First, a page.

This game was amazing, and was almost—almost—an amazing RPG as well. It had great character class development trees including psionics (!), a cool set of abilities that made you feel their advantages (and the lack of them if the ability was weak), it created urgency and tension while exploring with time-based implants (trying to run back to recharge an implant that you desperately needed reminded you the clock was always ticking), and the sheer quality of the voice acting (the creepy midwives, the cheerful explosive protocol robots, and the crewmen that begged you to kill them as they launched themselves at you), all culminating in a final confrontation that takes you all the way back to the very look and feel of System Shock 1.
It was an amazing, unforgettable experience, and one that few FPSs to date have captured.
On a parting note, it had cyrokinetic monkeys. Cyrokinetic. Monkeys. And they were terrifying. Do you know how hard it is to sell an idea like that, let alone pull it off? Kudos to Irrational and Looking Glass. — Chris Avellone
Quake III: Arena
Released: December 1999 | Developer: id Software
Why it's important: As with its predecessors, Quake III (and Unreal Tournament) defined a generation of online shooters. Where Unreal pinned its hopes on gimmicks though, Quake kept things simple—solid weapons, simple but perfectly designed arenas, and a blazing pace that kept the action humming for round after round after round after… we may be here a while.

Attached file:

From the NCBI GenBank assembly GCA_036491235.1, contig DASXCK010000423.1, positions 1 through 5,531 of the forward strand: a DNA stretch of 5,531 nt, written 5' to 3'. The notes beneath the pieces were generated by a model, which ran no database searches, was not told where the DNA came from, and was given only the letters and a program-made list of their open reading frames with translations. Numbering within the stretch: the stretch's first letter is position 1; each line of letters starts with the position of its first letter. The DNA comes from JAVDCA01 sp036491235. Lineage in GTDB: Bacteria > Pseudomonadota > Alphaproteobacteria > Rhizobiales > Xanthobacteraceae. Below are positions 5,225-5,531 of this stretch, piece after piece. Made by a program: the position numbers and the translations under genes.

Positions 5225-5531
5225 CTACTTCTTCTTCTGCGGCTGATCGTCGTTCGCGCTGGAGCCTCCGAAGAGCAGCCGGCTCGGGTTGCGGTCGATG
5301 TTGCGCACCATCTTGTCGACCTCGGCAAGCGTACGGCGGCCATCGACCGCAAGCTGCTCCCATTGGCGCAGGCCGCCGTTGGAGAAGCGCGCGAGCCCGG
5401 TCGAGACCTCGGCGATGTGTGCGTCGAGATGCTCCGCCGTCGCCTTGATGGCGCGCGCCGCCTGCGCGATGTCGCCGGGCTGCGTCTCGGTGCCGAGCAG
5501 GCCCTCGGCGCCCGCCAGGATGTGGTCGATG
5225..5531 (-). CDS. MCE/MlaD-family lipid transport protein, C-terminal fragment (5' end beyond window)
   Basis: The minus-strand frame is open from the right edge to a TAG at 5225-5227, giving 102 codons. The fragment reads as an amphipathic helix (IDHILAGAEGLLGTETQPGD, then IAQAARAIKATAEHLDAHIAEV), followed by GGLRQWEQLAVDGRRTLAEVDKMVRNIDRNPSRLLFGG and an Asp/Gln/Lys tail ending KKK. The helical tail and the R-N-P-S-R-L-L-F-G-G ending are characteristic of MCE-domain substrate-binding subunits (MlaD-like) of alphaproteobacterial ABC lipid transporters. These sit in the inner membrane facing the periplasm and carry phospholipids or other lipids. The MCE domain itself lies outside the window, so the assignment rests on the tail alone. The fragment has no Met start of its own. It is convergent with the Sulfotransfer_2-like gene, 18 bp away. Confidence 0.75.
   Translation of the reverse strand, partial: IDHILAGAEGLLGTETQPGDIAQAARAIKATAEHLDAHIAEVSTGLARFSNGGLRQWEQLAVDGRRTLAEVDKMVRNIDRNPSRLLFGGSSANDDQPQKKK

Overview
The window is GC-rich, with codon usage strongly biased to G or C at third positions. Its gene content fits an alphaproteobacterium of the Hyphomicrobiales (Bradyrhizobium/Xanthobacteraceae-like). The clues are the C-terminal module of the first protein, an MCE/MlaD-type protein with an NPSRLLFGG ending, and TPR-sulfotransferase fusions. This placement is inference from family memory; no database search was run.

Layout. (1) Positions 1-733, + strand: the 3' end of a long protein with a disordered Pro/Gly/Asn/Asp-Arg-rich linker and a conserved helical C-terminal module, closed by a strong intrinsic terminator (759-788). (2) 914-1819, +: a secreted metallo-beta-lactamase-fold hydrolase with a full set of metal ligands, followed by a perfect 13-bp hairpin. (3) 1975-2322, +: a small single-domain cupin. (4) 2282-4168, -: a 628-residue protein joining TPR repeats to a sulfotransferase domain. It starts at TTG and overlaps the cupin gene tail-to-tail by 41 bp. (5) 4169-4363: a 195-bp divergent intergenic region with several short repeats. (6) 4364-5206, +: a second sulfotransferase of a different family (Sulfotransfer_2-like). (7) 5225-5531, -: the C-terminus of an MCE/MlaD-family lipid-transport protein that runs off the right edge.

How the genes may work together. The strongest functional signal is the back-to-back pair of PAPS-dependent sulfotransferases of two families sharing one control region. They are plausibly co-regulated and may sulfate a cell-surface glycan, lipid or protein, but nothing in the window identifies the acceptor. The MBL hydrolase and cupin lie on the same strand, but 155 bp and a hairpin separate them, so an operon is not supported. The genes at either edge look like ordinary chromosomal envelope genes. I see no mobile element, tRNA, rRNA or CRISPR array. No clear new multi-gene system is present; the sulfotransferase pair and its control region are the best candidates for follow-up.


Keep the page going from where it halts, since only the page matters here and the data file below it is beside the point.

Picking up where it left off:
I remember getting my hands on the Quake III Arena Test, which released on my birthday in 1999. I printed out a screenshot and took it to school to show my friends how rounded it was, like the dweeb I am. id Tech 3 was a phenomenal advancement, and as with Quake and Quake II, I was most excited to see what could be made in this new world—a ton, it turned out.
Which isn’t to say I didn’t spend a huge amount of time just playing Quake III. I spent days worth of time in The Longest Yard, struggling to be the one with the railgun. Quake III is a movement, gun, and level design masterpiece, and a prototype for the super-focused approach to modern esports games. For a lot of people, it was also their first competitive shooter, which is for the best, as it’s still one of the greatest ever made.